This draft legislation aims to align and streamline the processes for obtaining, maintaining and challenging intellectual property (IP) rights. Using similar processes for the different IP rights would make the Australian IP system simpler and assist businesses dealing with more than one right. A simpler IP system would reduce the regulatory burden for businesses that use it, and decrease administration costs for the Australian government.
In early 2015, IP Australia released initial consultation papers about the proposed amendments, and invited interested parties to make written submissions in response. That consultation process closed on 7 April 2015, and 23 submissions were received. The present Exposure Drafts were then developed based on input from the public submissions (along with the addition of further minor changes).
The proposals will require amendments to the Patents Act 1990, Trade Marks Act 1995, Designs Act 2003, Plant Breeder’s Rights Act 1994, Olympic Insignia Protection Act 1987 and the Copyright Act 1968.
The proposals will also require amendments to the Patents Regulations 1991, Trade Marks Regulations 1995, Designs Regulations 2003, Plant Breeder’s Rights Regulations 1994 and the Olympic Insignia Protection Regulations 1993.
We are now seeking final public comment on the following Exposure Drafts of this legislation, which are accompanied by explanatory material:
- Exposure Draft of the Intellectual Property Laws Amendment Bill 2017 in Microsoft Office document format [538.5 KB]
- Draft Explanatory Memorandum to the Amendment Bill in File format [424.89 KB]
- Draft Explanatory Memorandum to the Amendment Bill in PDF format [1.21 MB]
- Exposure Draft of the Intellectual Property Laws Amendment Regulations 2017 in Microsoft Office document format [508 KB]
- Draft Explanatory Statement to the Amendment Regulations in File format [340.36 KB]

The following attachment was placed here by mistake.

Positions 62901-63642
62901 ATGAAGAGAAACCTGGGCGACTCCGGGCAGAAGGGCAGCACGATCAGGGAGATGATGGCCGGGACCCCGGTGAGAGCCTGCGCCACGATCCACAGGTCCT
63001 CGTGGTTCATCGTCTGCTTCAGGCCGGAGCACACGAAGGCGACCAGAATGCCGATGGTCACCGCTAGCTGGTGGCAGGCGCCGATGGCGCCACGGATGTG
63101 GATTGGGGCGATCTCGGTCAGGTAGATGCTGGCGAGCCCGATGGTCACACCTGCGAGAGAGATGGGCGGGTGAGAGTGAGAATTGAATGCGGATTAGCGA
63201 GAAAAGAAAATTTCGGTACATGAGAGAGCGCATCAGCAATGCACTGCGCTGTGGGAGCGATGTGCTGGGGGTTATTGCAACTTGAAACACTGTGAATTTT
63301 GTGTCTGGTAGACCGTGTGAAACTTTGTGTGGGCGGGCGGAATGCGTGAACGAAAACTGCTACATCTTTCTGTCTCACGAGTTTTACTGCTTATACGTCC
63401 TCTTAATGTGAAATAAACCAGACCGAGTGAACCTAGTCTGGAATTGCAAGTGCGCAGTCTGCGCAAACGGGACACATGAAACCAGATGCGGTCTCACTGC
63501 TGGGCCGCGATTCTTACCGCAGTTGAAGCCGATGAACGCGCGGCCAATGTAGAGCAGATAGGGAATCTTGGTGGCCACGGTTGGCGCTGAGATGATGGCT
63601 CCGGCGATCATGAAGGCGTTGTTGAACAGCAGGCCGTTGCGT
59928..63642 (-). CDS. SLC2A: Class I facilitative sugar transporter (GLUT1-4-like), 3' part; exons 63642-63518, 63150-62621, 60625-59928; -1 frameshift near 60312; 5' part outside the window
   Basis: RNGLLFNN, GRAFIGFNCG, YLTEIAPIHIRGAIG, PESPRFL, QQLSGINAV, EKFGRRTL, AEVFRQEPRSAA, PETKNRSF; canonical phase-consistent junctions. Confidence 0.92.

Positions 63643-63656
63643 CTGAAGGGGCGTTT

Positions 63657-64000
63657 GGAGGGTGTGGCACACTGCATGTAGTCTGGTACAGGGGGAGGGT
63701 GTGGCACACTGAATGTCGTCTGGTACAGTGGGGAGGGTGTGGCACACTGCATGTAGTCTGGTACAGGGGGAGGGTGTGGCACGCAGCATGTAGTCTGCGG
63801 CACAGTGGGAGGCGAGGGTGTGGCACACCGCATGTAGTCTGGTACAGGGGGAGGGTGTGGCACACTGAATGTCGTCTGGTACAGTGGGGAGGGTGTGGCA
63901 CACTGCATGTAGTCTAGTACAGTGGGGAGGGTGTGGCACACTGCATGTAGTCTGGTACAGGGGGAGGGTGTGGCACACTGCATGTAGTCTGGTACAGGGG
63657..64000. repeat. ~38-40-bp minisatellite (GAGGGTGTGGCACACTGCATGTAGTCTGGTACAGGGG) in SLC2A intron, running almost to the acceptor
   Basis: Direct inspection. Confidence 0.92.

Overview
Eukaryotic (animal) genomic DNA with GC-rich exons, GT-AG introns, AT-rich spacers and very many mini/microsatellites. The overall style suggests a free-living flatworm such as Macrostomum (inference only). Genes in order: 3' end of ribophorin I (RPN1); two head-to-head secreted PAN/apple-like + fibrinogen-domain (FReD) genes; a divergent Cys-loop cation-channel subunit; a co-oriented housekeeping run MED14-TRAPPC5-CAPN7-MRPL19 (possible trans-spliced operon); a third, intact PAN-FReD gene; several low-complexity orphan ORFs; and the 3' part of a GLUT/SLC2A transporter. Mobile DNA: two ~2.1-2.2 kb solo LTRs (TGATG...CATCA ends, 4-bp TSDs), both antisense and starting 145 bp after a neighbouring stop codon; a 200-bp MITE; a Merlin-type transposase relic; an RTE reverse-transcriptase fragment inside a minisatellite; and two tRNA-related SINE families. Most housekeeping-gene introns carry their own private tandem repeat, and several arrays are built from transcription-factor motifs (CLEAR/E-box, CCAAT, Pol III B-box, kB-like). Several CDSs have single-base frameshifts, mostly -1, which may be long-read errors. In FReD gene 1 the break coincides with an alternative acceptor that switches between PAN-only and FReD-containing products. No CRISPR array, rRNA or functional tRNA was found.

Please note that the exposure draft Bill and Regulations assume the effect of amendments to be made under Schedule 4 to the Intellectual Property Laws Amendment Act 2015, and Schedules 1–3 to the Intellectual Property Legislation Amendment (Single Economic Market and Other Measures) Regulation 2016, which are expected to commence on 24 February 2017.
Making a submission
We invite written submissions with your final comments on the Exposure Drafts by 22 January 2017. Late submissions will not be accepted.
Written submissions should be sent to email@example.com. Please submit responses via email in a Microsoft Word or RTF format. An additional PDF version may also be attached.
The contact officer is Lisa Bailey, who may be contacted on (02) 6222 3695 or by email at firstname.lastname@example.org.
Personal information collected during this public consultation is collected for the purposes of gaining stakeholder insights and comment on the proposed amendments to the Intellectual Property Rights legislation and regulations, and is protected by the Privacy Act 1988.
Your submission, along with any personal information you provide as part of that submission, will be published on IP Australia’s website. Information published online may be accessed world-wide, including by overseas entities. IP Australia will not able to control any subsequent use under the Privacy Act, nor are you able to seek redress under that Act for the actions of any overseas entities.
Please advise IP Australia in writing if you would prefer that your submission, or any part of your submission, not be published on our website.
Your personal information may also be used by IP Australia or disclosed to interested parties, including but not limited to, the Department of Industry, Innovation and Science and the relevant Ministers’ offices for the purpose of briefing on the results of the consultation in general and/or about specific issues on which you have commented. IP Australia may also contact you by telephone or email to discuss your submission.
IP Australia will not otherwise use or disclose your personal information without your consent, unless authorised or required by or under law.
If you do not provide your contact details, IP Australia may not be able to make full use of your submission.
- how you may seek access to and correction of the personal information we hold;
- how you may make a complaint about a breach of the Privacy Act and how we will deal with your complaint; and
- IP Australia’s Privacy Contact Officer details.